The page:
Scientists who can combine geographic information systems with satellite data are in demand in a variety of disciplines. Virginia Gewin gets her bearings.
Forest fires ravaging southern California, foot-and-mouth disease devastating the British livestock industry, the recent outbreak of severe acute respiratory syndrome (SARS) — all of these disasters have at least one thing in common: the role played by geospatial analysts, mining satellite images for information to help authorities make crucial decisions. By combining layers of spatially referenced data called geographic information systems (GIS) with remotely sensed aerial or satellite images, these high-tech geographers have turned computer mapping into a powerful decision-making tool.
Natural-resource managers aren't the only ones to take notice. From military planning to real estate, geospatial technologies have changed the face of geography and broadened job prospects across public and private sectors.
Earlier this year, the US Department of Labor identified geotechnology as one of the three most important emerging and evolving fields, along with nanotechnology and biotechnology. Job opportunities are growing and diversifying as geospatial technologies prove their value in ever more areas.
The demand for geospatial skills is growing worldwide, but the job prospects reflect a country's geography, mapping history and even political agenda. In the United States, the focus on homeland security has been one of many factors driving the job market. Another is its vast, unmapped landscape. While European countries are integrating GIS into government decision-making, their well-charted lands give them little need for expensive satellite imagery.
AN EXPANDING MARKET
All indications are that the US$5-billion worldwide geospatial market will grow to $30 billion by 2005 — a dramatic increase that is sure to create new jobs, according to Emily DeRocco, assistant secretary at the US Department of Labor's employment and training division. NASA says that 26% of its most highly trained geotech staff are due to retire in the next decade, and the National Imagery and Mapping Agency is expected to need 7,000 people trained in GIS in the next three years.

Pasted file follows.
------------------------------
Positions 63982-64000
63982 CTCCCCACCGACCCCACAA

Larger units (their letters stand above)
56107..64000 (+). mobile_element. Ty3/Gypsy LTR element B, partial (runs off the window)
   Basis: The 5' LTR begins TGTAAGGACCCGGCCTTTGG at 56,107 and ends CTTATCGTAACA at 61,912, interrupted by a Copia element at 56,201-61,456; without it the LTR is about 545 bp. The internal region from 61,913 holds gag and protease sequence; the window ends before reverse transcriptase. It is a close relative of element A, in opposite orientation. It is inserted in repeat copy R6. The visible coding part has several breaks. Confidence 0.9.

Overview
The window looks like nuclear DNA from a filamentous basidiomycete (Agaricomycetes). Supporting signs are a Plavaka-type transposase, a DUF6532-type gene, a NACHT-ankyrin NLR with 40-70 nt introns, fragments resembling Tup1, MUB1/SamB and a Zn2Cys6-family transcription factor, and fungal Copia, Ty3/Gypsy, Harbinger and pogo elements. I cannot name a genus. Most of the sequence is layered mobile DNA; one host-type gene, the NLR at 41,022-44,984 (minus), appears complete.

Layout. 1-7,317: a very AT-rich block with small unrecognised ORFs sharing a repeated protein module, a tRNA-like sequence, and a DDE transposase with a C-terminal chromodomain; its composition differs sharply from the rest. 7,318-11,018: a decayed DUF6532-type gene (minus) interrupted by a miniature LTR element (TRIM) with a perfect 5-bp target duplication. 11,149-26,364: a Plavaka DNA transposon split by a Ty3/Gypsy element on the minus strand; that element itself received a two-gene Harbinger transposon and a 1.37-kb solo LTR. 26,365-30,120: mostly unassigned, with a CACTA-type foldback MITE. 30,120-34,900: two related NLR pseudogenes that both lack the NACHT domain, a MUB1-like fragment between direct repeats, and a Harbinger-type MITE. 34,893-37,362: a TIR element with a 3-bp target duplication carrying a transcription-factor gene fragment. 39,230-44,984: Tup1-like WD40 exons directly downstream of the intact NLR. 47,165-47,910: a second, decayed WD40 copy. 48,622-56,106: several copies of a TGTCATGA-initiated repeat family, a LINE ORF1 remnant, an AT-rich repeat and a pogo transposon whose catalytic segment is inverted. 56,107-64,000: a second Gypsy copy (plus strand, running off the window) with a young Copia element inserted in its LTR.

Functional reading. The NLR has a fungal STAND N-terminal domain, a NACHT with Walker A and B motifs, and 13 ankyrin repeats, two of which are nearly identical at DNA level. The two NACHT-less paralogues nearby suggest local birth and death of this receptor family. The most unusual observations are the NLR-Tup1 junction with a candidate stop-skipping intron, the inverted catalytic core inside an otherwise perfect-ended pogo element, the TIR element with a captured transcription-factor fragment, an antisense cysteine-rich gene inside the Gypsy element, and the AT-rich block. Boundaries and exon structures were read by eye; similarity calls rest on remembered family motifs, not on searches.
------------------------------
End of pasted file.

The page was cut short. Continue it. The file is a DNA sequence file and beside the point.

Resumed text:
Of the 140,000 organizations globally that use GIS, most are government agencies — local, national and international. A ten-year industry forecast put together last year by the American Society for Photogrammetry & Remote Sensing (ASPRS) identified environmental, civil government, defence and security, and transportation as the most active market segments.
Business at the Earth-imagery provider Space Imaging, of Thornton, Colorado, increased by 70% last year, says Gene Colabatistto, executive vice-president of the company's consulting service. To keep up momentum, the company plans to hire more recruits with a combination of technical and business skills. Colabatistto cites the increased adoption of GIS technologies by governments as a reason for the rise. He adds that the US military, the first industry to adopt GIS and remote sensing on a large scale, has spent more than $1 billion on commercial remote sensing and GIS in the past two years.
LOOKING DOWN IS LOOKING UP
The private sector hasn't traditionally offered many jobs for geographers, but location-based services and mapping — or 'geographic management systems' — are changing the field. “The business of looking down is looking up,” says Thomas Lillesand, director of the University of Wisconsin's Environmental Remote Sensing Center in Madison, Wisconsin.
Imagery providers such as Digital Globe of Longmont, Colorado, also need more GIS-trained workers as markets continue to emerge. Spokesman Chuck Herring says that the company has identified 54 markets in which spatial data are starting to play a role.